5 Books with James Hattam

We all connect to great stories. They have the power to transport us to another place, time or perspective. They enrich our lives and provide inspiration for our own journeys. Here is a collection of stories that have left an indelible mark on me and fostered a deep respect and value for the natural world.

Life and Adventures of William Buckley - Tim Flannery, John Morgan and William Buckley

Have you ever used the phrase ‘you’ve got Buckley’s chance’ and wondered who Buckley was and why they had so little chance? The Life and Adventures of William Buckley is a captivating story of survival and clashing cultures that every Australian should read. William Buckley was an English convict who escaped from a settlement in Port Phillip Bay, Victoria, and spent the next 32 years living amongst an Aboriginal community west of modern-day Melbourne. While his name may be common in our vernacular, not too many people know the tale of William Buckley. 

I was so lucky to grow up on the Surf Coast of Victoria, a place of incredible natural beauty and diversity. The coastal environments provided ample opportunity to explore and wonder why things and places were as they were. At school I didn’t learn much about the indigenous cultural significance of the land in which I grew up. However, my high school outdoor education teacher once told me the story of William Buckley. From that quick synopsis in the classroom I instantly needed to know more. John Morgan’s account of Buckley’s life transported me back to a foreign time but familiar places: the wetlands of the Barwon River, the cliffs that dominate the iconic coastline, the majestic forests of the Otway Ranges and the open grassy volcanic plains west of Melbourne.

Into the Wild - Jon Krakauer

Christopher McCandless’ tale of adventure has become a symbol of a generation trying to find their way in the modern world while remaining connected to an ever-diminishing natural world. Whether you admire or loath McCandless’ exploits, Krakauer’s book (which came well before the movie) is a powerful and compelling story of a young man embarking on a search for the wild.

As a young fella I loved being in nature. It was hard to keep me within four walls; I much preferred climbing trees, swimming in rivers and exploring the local bush. It wasn’t until late in my schooling life that the classroom clicked for me, thanks to some incredible teachers who tapped into my curiosity and love of nature.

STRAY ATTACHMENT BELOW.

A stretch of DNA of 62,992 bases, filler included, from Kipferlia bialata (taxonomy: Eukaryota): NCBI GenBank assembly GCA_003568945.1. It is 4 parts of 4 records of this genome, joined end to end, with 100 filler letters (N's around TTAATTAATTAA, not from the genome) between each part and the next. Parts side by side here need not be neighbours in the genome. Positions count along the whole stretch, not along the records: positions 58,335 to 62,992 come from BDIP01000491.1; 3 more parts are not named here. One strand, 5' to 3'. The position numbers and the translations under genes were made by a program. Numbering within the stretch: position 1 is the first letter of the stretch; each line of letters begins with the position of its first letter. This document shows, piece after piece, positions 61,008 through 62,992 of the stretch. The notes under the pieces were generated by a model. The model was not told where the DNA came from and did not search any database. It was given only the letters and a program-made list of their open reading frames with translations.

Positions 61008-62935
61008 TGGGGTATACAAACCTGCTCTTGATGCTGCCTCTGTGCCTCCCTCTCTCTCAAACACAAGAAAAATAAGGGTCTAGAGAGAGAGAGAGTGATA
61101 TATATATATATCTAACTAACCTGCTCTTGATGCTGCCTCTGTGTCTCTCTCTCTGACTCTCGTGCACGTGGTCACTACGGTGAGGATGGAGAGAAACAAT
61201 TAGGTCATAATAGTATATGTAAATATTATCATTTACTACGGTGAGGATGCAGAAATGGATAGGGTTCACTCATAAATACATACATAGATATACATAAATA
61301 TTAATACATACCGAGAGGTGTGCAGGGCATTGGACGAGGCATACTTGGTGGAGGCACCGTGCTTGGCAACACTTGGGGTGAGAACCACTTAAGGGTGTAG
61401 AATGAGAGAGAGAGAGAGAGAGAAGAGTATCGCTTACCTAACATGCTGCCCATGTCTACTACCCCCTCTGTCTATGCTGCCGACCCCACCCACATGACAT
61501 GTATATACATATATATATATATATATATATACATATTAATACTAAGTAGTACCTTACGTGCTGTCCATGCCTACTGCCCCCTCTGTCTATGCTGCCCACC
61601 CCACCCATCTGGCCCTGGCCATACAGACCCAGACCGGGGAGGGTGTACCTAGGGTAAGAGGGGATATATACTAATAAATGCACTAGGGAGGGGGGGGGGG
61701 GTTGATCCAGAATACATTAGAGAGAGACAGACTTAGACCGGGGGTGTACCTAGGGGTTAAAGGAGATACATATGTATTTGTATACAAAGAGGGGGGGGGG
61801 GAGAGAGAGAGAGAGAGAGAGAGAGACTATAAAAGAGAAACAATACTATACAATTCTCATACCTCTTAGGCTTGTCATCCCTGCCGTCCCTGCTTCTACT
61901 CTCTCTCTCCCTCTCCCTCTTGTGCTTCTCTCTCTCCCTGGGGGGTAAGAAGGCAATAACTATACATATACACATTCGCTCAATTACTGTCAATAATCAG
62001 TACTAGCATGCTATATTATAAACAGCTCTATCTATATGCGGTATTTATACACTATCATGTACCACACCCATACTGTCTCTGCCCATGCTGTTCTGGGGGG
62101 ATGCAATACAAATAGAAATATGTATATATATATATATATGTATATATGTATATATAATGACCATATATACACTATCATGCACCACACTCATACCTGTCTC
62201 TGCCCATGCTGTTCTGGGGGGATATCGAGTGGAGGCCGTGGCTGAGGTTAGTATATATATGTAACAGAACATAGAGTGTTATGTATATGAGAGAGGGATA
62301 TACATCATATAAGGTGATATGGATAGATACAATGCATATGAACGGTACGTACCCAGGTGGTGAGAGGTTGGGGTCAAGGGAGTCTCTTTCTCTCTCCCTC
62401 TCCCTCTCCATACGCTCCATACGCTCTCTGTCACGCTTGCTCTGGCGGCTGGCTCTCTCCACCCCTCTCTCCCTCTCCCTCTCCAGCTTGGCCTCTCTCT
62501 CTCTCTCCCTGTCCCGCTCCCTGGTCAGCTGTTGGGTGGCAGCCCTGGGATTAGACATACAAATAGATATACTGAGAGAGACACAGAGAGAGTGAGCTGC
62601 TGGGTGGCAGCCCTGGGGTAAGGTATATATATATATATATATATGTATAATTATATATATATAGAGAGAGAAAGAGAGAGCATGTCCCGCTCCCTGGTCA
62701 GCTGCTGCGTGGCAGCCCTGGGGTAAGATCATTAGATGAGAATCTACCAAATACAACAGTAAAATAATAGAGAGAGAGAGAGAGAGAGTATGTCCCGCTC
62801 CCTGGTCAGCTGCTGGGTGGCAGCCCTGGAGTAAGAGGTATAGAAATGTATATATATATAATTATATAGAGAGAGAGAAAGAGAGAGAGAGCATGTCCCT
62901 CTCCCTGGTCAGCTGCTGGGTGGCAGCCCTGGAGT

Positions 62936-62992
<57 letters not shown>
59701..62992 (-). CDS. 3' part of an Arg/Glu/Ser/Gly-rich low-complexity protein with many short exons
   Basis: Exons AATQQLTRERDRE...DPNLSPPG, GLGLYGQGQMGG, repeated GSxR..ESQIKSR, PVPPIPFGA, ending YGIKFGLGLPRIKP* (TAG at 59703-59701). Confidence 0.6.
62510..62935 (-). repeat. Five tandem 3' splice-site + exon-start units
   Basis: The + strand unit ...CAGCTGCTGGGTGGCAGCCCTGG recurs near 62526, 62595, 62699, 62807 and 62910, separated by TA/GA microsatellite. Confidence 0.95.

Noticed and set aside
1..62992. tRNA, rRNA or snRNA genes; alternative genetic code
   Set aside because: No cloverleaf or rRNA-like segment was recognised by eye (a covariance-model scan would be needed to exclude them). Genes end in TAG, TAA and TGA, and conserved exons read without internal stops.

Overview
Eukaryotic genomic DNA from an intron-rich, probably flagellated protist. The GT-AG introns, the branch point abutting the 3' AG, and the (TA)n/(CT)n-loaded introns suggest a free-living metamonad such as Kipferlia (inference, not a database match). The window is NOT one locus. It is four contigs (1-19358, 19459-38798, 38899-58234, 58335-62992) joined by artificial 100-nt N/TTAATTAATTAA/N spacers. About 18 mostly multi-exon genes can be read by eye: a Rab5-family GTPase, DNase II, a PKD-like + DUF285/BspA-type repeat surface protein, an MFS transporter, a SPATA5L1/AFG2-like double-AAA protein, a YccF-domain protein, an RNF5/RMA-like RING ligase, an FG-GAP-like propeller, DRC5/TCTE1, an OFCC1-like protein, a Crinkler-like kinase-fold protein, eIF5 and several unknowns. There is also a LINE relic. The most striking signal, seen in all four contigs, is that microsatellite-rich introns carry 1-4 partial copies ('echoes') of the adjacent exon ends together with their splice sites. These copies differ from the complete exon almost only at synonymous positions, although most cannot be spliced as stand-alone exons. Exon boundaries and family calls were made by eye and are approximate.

I read this book in 2007 as I was completing the last year of my Environmental Science degree. I was about to embark on a career that I was passionate about and I was energised by Christopher McCandless’ search for meaning as he navigated a world that he found completely at odds with the simplicity and harmony of nature. As Thoreau so perfectly expressed in his timeless novel ‘Walden’, ‘we need the tonic of wildness’ to feel alive and nourish a deep connection to nature. Love or hate McCandless, he’s story has become key piece of modern philosophic thought.

Making Nature: six walks in the bush – Peter Timms

As a trained ecologist I was taught how to hypothesise, make objective observations and question things. Making Nature by Peter Timms is a perfect example of how powerful it is when storytellers master the art of observation. Peter’s carefully crafted short stories take you on a journey of discovery and explores the interconnected world in which we live. He poses a powerful question though the book which makes you question it for yourself. What does nature mean to you?

I read extracts of this book while I was at university, but little did I know that life would reconnect me with it many years later. I enjoy reading books of other observations and lived experiences of the natural world, with a dash of ecology. I find overly scientific literature a hard slog as it doesn’t really connect to the experience-based learning that was so much a part of the foundation of my appreciation of nature. Peter’s account of six walks in the bush taught me a critical lesson as an enthusiastic young ecologist. And that was to slow down, pay attention and observe everything from the ground to the sky.